Empowerment: cure for burnout?
60- 13/03/2023 As a researcher passionate about empowerment and its multiple applications, I was intrigued by a recent study that explored empowerment as preventive strategy against burnout among social work field instructors*. One of the authors, Lauren McCarthy comments on her study’s findings.
What are the established causes of burnout, this century desease that threatens the working world?
Lauren McCarthy Burnout is a complex phenomenon, and the existing research has only established characteristics that are associated with experiencing burnout – there have not been any studies that have established that these associations are causal. Most of the factors that are associated with burnout are organizational. The Jobs Demands-Resources model of burnout** suggests that the demands that a job places on an individual must be balanced by making resources available to employees to reduce burnout. This is supported by the literature on burnout in social work, which has found that organizational factors such as physical and psychological workplace conditions, distribution of resources, workload, and perceived lack of support from the employer are all associated with burnout. Individual characteristics associated with decreased burnout include years of experience or age, perceived commitment to the profession, perceived self-competence, and perceived job autonomy.
|“The study conducted in 2018, is based on an online survey conducted among a sample of 189 social work field instructors in a large city on the East Coast of the United States. The analysis focused on the relationship between Frans’ (1993)*** empowerment scale and Stamm’s (2009)**** ProQOL (Quality of Life in the Workplace) exhaustion scores.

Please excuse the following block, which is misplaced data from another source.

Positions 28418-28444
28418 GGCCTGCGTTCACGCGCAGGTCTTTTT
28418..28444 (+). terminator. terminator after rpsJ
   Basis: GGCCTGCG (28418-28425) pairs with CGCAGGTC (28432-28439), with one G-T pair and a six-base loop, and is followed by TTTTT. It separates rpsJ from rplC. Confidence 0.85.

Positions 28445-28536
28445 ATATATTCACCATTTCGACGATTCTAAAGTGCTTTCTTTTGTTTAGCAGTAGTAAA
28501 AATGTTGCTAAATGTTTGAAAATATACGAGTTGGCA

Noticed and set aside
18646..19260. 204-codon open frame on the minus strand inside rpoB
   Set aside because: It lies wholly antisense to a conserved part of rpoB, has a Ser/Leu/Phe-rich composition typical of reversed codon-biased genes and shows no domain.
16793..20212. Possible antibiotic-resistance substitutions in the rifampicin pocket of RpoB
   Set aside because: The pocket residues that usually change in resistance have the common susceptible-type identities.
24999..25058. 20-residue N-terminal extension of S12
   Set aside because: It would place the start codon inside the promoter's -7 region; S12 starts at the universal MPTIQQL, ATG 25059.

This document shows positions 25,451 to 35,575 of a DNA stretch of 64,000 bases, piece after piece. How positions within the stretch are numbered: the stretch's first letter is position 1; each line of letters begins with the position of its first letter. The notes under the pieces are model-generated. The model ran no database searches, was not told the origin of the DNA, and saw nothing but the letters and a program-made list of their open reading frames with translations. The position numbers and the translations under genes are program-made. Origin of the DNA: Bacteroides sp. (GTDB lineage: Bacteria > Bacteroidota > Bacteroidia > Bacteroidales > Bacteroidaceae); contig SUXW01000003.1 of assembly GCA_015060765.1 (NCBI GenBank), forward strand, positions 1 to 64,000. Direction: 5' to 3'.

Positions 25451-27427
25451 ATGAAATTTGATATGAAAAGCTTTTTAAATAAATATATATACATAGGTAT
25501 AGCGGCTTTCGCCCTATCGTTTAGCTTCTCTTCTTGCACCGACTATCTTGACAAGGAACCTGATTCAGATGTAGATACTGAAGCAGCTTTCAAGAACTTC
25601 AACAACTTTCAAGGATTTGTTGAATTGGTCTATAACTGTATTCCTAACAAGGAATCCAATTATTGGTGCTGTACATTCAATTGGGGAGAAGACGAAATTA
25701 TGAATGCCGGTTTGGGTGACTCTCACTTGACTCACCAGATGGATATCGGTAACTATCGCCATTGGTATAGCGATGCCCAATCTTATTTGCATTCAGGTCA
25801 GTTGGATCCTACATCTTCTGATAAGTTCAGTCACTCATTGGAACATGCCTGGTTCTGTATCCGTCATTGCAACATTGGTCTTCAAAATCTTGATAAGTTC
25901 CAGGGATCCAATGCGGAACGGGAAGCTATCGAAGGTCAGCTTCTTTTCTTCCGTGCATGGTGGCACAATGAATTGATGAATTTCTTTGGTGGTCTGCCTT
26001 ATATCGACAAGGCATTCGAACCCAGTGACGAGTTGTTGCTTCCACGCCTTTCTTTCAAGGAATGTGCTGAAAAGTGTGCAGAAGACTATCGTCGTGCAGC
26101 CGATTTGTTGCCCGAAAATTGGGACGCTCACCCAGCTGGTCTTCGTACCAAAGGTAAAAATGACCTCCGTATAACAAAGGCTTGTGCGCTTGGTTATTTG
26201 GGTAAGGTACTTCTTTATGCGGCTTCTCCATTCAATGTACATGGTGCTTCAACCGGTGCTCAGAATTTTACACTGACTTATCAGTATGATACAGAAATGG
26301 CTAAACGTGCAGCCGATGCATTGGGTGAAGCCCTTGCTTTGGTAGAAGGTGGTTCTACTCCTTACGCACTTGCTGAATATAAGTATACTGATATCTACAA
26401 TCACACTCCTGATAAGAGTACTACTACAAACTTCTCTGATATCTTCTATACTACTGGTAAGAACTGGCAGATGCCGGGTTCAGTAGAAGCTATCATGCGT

Frans’ (1993) empowerment scale consists of 5 dimensions:
(a) having the knowledge and skills necessary to influence the events of others’ lives;
(b) sharing a collective identity within one’s profession or organization, including shared goals and resources;
(c) having critical consciousness by understanding the superstructures of the economy and society in which one operates;
(d) self-concept, the representation one has of oneself (including a positive self-evaluation) and what is important to oneself;
(e) propensity to act, the ability to undertake effective action for oneself or others.
The ProQOL scores measure the frequency of symptomatic work experiences of burnout in the past 30 days (from never to very often). They measure compassion satisfaction, compassion fatigue, which is itself composed of two concepts: secondary traumatic stress and burnout.
Control variables concern specific professional experience in the field of social work (years of practice, categories of beneficiaries – child, family, adult, people suffering from trauma, etc.).”
Is empowerment really the opposite of burnout?
LMC I do not know that I would say empowerment is the opposite of burnout. What our study found was that social workers who had higher scores on a measure of empowerment tended to have lower scores on a measure of burnout. We also found that the type of empowerment mattered – social workers who felt empowered because they felt connected to the social work profession and those who felt empowered because they felt competent in their skills and knowledge experienced less burnout but those who felt empowered to take action actually experienced higher rates of burnout. These findings indicate that, at least for social workers, the relationship between empowerment and burnout is complicated by the ways in which they feel empowered.
Why are social work trainers particularly affected by burnout?